Intel/Sec – The Office of Inspector General of intelligence and Security regularly publishes annual reports on inquires and reviews, and matters of cooperation such as with the Christchurch Royal Commission . However, the Inspector-General has no efficiency or effectiveness mandate “when overseeing the activities of the intelligence and security agencies and has no intelligence research, collection or analysis capability that might support such a mandate” . Ordinarily, the IGIS does not conduct oversight over the corporate activities of the agencies, as the IGIS tends to focus on operational legislative compliance, however the office could do this if the need arose and if the corporate activity involved issues of legality or propriety that the IGIS was well suited to inquire into . The Office does not review the effectiveness of agencies generally and does not review the efficiency of agency functions . As such the Office cannot direct other departments or units to handle risks in a certain way if that is part of their own respective operating mechanisms and has not caused or could be a cause of improper conduct relating to an inquiry or investigation.
Defence – The findings of the Operation Burnham Inquiry indicate that an increased system of effectiveness is required for developing integrity within the NZDF. Operational integrity is still of a very high order; however, the bureaucratic workings have revealed shortcomings in accurate reporting of information . Owing to a lack of evidence on corruption activities within the NZDF to assess this indicator, it is not scored.
1. See “Annual Reports” page, http://www.igis.govt.nz/publications/annual-reports/, accessed 2 July 2020; “Current Inquiries”, http://www.igis.govt.nz/publications/current-inquiries/, accessed 2 July 2020; and “Royal Commission consultation with eth Inspector-General”, http://www.igis.govt.nz/publications/cooperation-with-christchurch-royal-commission/, accessed 2 July 2020.
2. Office of the Inspector-General of Intelligence and Security, “Royal Commission consultation with the Inspector-General”, c. June 2019.
3. Interview with the Inspector General of Intelligence and Security and the Deputy Inspector of Intelligence and Security, 12 August 2020.
4 Office of the Inspector-General of Intelligence and Security, “Royal Commission consultation with the Inspector-General”.
5. Report of the Government Inquiry into Operation Burnham and related matters (July 2020), pp. 360-363, 365-366.
Compare scores by country
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|Country||8a. Mandate and resources||8b. Independence||8c. Effectiveness|
|Albania||100 / 100||100 / 100||25 / 100|
|Algeria||0 / 100||NA||NA|
|Angola||0 / 100||NA||NA|
|Argentina||100 / 100||50 / 100||75 / 100|
|Armenia||75 / 100||75 / 100||75 / 100|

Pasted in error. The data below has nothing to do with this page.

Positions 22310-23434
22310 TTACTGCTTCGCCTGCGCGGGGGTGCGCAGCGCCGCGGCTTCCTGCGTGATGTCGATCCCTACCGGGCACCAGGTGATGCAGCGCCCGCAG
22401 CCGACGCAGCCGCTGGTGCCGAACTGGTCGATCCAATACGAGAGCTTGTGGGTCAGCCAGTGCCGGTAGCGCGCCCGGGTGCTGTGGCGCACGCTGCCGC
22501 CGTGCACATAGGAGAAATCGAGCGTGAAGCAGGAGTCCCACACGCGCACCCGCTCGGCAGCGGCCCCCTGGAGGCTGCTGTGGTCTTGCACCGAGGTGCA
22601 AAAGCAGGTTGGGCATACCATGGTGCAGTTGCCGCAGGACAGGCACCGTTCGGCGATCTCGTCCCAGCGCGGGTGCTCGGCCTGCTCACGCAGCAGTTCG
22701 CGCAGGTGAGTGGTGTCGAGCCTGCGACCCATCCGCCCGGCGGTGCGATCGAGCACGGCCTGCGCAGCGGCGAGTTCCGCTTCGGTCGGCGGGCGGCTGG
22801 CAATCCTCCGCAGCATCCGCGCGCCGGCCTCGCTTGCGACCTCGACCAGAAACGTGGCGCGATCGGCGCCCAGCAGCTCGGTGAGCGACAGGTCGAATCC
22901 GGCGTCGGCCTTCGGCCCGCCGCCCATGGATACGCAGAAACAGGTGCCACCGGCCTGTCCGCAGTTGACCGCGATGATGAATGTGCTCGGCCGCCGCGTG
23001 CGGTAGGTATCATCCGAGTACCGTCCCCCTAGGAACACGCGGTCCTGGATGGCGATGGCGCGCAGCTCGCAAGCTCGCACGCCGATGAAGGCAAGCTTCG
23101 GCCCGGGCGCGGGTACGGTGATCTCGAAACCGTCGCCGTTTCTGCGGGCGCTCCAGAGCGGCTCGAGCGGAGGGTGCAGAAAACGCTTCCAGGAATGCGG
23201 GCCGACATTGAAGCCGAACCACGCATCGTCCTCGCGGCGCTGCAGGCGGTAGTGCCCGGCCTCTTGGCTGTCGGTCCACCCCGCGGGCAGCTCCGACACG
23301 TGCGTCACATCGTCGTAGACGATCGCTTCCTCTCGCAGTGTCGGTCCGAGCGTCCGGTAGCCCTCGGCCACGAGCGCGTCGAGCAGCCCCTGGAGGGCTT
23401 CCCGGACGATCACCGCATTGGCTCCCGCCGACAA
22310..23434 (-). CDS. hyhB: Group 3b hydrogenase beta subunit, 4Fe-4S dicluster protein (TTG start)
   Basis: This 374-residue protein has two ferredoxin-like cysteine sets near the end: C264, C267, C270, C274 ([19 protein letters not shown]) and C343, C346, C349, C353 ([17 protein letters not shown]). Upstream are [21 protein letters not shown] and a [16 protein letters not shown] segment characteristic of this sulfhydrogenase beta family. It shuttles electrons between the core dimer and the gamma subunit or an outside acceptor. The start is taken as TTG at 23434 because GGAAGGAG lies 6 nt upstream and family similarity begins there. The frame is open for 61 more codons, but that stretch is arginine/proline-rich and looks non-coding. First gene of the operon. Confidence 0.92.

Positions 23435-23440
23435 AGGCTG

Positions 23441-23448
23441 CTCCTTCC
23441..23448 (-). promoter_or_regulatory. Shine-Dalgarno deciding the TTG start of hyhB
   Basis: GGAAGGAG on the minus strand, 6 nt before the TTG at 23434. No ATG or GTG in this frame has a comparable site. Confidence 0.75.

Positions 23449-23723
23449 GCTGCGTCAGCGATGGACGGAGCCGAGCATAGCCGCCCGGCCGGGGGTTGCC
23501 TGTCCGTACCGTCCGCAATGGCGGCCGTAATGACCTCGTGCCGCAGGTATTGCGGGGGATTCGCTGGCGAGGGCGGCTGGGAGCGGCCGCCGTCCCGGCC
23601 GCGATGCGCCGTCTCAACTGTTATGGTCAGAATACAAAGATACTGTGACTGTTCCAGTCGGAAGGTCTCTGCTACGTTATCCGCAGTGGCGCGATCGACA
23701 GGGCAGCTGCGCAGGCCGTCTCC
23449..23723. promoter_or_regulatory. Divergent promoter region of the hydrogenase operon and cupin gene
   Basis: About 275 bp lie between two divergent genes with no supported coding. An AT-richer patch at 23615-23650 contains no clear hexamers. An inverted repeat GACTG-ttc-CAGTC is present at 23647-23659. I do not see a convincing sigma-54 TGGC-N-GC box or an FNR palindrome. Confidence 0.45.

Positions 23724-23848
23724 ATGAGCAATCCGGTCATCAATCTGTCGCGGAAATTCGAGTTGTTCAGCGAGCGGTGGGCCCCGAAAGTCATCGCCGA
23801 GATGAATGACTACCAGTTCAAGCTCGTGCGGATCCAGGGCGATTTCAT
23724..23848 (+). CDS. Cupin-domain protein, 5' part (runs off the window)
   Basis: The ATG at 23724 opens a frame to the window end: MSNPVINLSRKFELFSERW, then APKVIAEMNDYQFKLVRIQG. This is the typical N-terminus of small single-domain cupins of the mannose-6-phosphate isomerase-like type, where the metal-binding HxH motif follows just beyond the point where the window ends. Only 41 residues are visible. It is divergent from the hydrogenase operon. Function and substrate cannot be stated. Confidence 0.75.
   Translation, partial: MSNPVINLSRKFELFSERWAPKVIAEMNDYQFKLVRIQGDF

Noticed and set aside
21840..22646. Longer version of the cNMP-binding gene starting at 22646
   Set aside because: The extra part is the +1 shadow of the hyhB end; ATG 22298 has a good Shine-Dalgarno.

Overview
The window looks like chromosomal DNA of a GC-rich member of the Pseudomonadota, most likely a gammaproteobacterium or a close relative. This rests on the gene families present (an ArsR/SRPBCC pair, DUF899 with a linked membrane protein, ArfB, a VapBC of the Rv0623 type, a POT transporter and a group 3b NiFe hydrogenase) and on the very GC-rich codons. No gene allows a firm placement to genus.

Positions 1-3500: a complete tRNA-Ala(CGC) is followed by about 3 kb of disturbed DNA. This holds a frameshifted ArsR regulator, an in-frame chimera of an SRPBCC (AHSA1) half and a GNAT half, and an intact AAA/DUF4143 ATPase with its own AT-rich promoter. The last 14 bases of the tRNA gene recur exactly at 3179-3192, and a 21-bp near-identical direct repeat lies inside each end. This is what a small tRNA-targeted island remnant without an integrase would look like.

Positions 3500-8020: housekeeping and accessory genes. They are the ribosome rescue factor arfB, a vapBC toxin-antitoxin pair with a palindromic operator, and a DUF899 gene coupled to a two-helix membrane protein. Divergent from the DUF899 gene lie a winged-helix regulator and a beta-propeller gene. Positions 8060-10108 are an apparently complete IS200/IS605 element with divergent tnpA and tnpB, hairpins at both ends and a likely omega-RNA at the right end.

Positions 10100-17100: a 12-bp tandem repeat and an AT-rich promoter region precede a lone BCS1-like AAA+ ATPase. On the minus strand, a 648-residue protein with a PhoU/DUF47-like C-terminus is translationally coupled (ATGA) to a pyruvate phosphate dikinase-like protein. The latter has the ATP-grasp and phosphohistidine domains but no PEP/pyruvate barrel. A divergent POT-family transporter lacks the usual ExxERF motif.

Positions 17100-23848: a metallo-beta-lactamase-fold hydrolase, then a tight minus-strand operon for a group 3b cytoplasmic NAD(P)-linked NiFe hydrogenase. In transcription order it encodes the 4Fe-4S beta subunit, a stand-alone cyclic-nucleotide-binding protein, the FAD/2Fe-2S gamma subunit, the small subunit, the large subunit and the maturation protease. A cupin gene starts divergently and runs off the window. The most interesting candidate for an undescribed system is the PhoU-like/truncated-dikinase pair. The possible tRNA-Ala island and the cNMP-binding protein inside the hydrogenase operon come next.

|Australia||75 / 100||100 / 100||75 / 100|
|Azerbaijan||25 / 100||25 / 100||25 / 100|
|Bahrain||0 / 100||NA||NA|
|Bangladesh||75 / 100||25 / 100||25 / 100|
|Belgium||75 / 100||100 / 100||75 / 100|
|Bosnia and Herzegovina||100 / 100||100 / 100||100 / 100|
|Botswana||25 / 100||50 / 100||50 / 100|
|Brazil||100 / 100||100 / 100||50 / 100|
|Burkina Faso||50 / 100||0 / 100||0 / 100|
|Cameroon||50 / 100||0 / 100||50 / 100|
|Canada||75 / 100||100 / 100||75 / 100|
|Chile||50 / 100||25 / 100||50 / 100|
|China||75 / 100||0 / 100||75 / 100|
|Colombia||NEI||75 / 100||75 / 100|
|Cote d'Ivoire||50 / 100||25 / 100||25 / 100|
|Denmark||75 / 100||50 / 100||50 / 100|
|Egypt||50 / 100||0 / 100||0 / 100|
|Estonia||75 / 100||50 / 100||50 / 100|
|Finland||100 / 100||50 / 100||NEI|
|France||50 / 100||50 / 100||75 / 100|
|Germany||75 / 100||100 / 100||100 / 100|
|Ghana||50 / 100||0 / 100||25 / 100|
|Greece||0 / 100||NA||NA|
|Hungary||75 / 100||25 / 100||50 / 100|
|India||75 / 100||50 / 100||50 / 100|
|Indonesia||75 / 100||25 / 100||25 / 100|
|Iran||50 / 100||0 / 100||0 / 100|
|Iraq||50 / 100||0 / 100||0 / 100|
|Israel||75 / 100||100 / 100||75 / 100|
|Italy||75 / 100||75 / 100||100 / 100|
|Japan||75 / 100||100 / 100||75 / 100|
|Jordan||50 / 100||50 / 100||25 / 100|
|Kenya||75 / 100||50 / 100||50 / 100|
|Kosovo||75 / 100||100 / 100||50 / 100|
|Kuwait||25 / 100||0 / 100||25 / 100|
|Latvia||75 / 100||75 / 100||100 / 100|
|Lebanon||50 / 100||50 / 100||25 / 100|
|Lithuania||75 / 100||100 / 100||50 / 100|
|Malaysia||100 / 100||100 / 100||100 / 100|
|Mali||50 / 100||NEI||0 / 100|
|Mexico||100 / 100||50 / 100||NEI|
|Montenegro||75 / 100||25 / 100||25 / 100|
|Morocco||0 / 100||NA||NA|
|Myanmar||25 / 100||0 / 100||0 / 100|
|Netherlands||100 / 100||50 / 100||50 / 100|
|New Zealand||100 / 100||100 / 100||NEI|
|Niger||50 / 100||25 / 100||50 / 100|
|Nigeria||50 / 100||100 / 100||25 / 100|
|North Macedonia||75 / 100||75 / 100||75 / 100|
|Norway||100 / 100||75 / 100||75 / 100|
|Oman||0 / 100||NA||NA|
|Palestine||50 / 100||0 / 100||25 / 100|
|Philippines||50 / 100||0 / 100||50 / 100|
|Poland||75 / 100||50 / 100||50 / 100|
|Portugal||75 / 100||100 / 100||50 / 100|
|Qatar||0 / 100||NA||NA|
|Russia||50 / 100||25 / 100||75 / 100|
|Saudi Arabia||25 / 100||NA||NA|
|Serbia||50 / 100||25 / 100||NEI|
|Singapore||75 / 100||100 / 100||100 / 100|
|South Africa||75 / 100||50 / 100||NEI|
|South Korea||100 / 100||75 / 100||50 / 100|
|South Sudan||0 / 100||0 / 100||NEI|
|Spain||50 / 100||NEI||50 / 100|
|Sudan||0 / 100||NA||NA|
|Sweden||100 / 100||100 / 100||25 / 100|
|Switzerland||75 / 100||75 / 100||75 / 100|
|Taiwan||100 / 100||100 / 100||75 / 100|
|Tanzania||50 / 100||25 / 100||NEI|
|Thailand||100 / 100||100 / 100||25 / 100|
|Tunisia||50 / 100||50 / 100||NEI|
|Turkey||0 / 100||NA||NA|
|Uganda||50 / 100||50 / 100||50 / 100|
|Ukraine||75 / 100||0 / 100||75 / 100|
|United Arab Emirates||0 / 100||NA||NA|
|United Kingdom||100 / 100||100 / 100||100 / 100|
|United States||100 / 100||25 / 100||100 / 100|
|Venezuela||0 / 100||NA||NA|
|Zimbabwe||50 / 100||100 / 100||25 / 100|